Full name Alfred Jeacocke
Born December 1, 1892, Islington, London
Died September 26, 1961, Ladywell, Lewisham, London (aged 68 years 299 days)
Major teams Surrey
Batting style Right-hand bat
Bowling style Right-arm offbreak
|First-class span||1920 - 1934|
Alfred Jeacocke, the former Surrey amateur batsman, died at Lewisham on September 26 at the age of 68, having been born in London on December 1, 1892.
He made his debut in first-class cricket for Surrey in 1920, gaining his place in the county side straight from club cricket, and his vigorous, aggressive play brought him over 1,000 runs the following year at an average of 42.24-an average exceeded by only two other amateurs in the country. That season he shared an
opening stand with Sandham of 266 in only 2 hours against Northamptonshire at the Oval, and in 1922 made his highest score on the same ground by hitting 201 not out against Sussex, again adding over 200 with Sandham. He was a tall and stylish batsman and a superb driver, and in 1925 at Blackheath, in an innings of 80 against Kent, he scored his last 52 in 20 minutes, including 30 off two successive overs. A year later he hit 62 in only 23 minutes against Leicestershire at the Oval, while he and Fender once shared an unbroken stand of 56 in 15 minutes. He continued to play for Surrey right through the 1920s, but thereafter was not often available, appearing only in the matches against the Universities in 1933 and 1934. However, in club cricket, both as a batsman and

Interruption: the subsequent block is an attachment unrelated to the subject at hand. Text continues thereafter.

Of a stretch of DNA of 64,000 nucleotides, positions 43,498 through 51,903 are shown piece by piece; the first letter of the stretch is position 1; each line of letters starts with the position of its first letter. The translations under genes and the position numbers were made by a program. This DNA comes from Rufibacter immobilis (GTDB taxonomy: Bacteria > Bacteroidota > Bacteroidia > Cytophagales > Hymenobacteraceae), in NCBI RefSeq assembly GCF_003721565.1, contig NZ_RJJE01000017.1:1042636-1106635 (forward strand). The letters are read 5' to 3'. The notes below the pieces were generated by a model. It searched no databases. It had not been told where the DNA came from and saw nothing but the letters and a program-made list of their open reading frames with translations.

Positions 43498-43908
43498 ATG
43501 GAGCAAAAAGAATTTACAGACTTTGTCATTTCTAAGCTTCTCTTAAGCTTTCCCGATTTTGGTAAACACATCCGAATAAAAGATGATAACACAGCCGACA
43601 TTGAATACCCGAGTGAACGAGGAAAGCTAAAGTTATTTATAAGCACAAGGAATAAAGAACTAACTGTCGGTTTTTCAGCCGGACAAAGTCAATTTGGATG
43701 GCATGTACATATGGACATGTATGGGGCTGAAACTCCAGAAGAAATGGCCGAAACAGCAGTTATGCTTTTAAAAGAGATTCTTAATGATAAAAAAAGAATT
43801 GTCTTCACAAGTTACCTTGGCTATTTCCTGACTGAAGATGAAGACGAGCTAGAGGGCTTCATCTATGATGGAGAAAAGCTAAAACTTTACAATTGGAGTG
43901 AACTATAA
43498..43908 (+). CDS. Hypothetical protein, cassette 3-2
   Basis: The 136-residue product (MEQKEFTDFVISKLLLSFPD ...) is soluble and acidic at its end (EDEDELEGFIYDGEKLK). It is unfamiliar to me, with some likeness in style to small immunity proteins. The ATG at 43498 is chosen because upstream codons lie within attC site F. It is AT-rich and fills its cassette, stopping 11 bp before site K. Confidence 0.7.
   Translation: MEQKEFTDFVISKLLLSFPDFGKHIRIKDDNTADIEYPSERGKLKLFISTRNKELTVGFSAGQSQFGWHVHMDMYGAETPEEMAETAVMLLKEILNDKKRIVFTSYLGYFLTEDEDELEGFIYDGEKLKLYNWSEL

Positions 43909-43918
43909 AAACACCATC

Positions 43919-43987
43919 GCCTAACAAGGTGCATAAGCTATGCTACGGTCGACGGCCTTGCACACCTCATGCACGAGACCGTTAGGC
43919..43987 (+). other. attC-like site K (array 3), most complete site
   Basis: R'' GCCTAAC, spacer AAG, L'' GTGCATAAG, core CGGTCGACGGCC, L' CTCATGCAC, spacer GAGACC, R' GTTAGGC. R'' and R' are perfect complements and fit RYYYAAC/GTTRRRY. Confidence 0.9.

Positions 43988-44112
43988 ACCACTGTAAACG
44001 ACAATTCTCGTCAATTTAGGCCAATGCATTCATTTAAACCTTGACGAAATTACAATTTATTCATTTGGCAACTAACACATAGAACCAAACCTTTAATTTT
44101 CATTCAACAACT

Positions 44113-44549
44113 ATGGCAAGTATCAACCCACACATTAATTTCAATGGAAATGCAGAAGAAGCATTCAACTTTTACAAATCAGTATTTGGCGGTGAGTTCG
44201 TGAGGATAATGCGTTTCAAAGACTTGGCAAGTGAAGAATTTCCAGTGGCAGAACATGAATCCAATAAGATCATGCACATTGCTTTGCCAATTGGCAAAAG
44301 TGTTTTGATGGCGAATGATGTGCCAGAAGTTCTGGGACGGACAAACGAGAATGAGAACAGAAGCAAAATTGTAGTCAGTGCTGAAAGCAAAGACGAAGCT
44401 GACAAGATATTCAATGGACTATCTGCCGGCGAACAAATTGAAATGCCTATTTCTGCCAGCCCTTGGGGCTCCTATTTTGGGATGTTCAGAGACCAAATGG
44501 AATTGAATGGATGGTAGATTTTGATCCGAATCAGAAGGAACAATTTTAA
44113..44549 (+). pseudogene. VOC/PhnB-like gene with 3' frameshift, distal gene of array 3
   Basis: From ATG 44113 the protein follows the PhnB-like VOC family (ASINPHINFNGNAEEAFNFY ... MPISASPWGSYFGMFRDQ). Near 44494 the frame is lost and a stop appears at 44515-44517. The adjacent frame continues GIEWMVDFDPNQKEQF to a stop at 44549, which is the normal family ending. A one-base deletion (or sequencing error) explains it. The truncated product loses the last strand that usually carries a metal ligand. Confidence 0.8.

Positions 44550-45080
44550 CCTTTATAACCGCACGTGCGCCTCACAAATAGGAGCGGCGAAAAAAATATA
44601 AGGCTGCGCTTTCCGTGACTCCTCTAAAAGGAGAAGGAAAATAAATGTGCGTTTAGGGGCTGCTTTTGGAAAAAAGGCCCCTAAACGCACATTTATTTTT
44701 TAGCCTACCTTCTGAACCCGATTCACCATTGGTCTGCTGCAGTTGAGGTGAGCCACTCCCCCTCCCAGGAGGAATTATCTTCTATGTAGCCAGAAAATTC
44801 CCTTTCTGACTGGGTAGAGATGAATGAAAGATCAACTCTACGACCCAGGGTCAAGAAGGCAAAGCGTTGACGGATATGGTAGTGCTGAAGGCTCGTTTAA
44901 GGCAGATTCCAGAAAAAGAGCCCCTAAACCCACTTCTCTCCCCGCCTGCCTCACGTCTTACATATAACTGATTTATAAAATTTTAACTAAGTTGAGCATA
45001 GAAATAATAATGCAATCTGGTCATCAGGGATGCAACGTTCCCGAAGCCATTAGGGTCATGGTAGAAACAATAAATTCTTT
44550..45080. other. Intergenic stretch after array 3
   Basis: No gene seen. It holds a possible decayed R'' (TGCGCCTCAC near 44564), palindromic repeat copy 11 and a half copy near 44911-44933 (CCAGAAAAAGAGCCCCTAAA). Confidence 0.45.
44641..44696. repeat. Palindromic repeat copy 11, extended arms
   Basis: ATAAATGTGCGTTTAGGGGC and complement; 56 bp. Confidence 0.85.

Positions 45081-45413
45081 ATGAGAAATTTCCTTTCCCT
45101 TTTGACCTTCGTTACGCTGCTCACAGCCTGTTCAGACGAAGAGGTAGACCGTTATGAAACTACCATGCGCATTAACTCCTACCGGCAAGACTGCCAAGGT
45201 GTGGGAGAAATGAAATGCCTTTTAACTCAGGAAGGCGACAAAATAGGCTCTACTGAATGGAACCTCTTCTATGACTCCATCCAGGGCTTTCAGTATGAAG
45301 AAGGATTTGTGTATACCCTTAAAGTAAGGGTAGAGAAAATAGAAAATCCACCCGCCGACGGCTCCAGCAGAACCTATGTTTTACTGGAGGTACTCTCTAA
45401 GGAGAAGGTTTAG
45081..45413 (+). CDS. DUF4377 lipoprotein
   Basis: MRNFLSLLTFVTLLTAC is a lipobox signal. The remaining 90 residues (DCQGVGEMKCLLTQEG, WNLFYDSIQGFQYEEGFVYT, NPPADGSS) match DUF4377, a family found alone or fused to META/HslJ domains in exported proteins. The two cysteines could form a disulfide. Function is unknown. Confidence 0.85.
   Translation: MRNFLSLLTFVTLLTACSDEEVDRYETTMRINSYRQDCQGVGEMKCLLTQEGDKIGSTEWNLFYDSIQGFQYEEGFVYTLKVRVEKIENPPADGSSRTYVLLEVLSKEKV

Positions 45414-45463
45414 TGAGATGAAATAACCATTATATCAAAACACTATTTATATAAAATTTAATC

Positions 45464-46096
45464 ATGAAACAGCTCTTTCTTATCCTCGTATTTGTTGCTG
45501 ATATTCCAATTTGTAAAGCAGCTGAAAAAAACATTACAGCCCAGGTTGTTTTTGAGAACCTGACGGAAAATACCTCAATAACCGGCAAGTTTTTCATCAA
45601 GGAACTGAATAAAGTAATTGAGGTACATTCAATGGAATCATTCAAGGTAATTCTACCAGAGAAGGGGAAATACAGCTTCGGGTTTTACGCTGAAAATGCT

bowler, he performed outstanding feats, especially for Forest Hill, of which he had been a member since 1919. In 1939, when nearing the age of 50, he scored a century while batting at No. 9, and in another match took all 10 wickets in an innings in the course of 10 overs. He assisted the club until only three years ago, and at the time of his death was its president. In his first-class
career he scored 6,161 runs at an average of just under 30 and hit 8 centuries. He appeared six times for the Gentlemen against the Players between 1921 and 1933.
For New Zealand's wild child, there is probably no better place than county cricket right now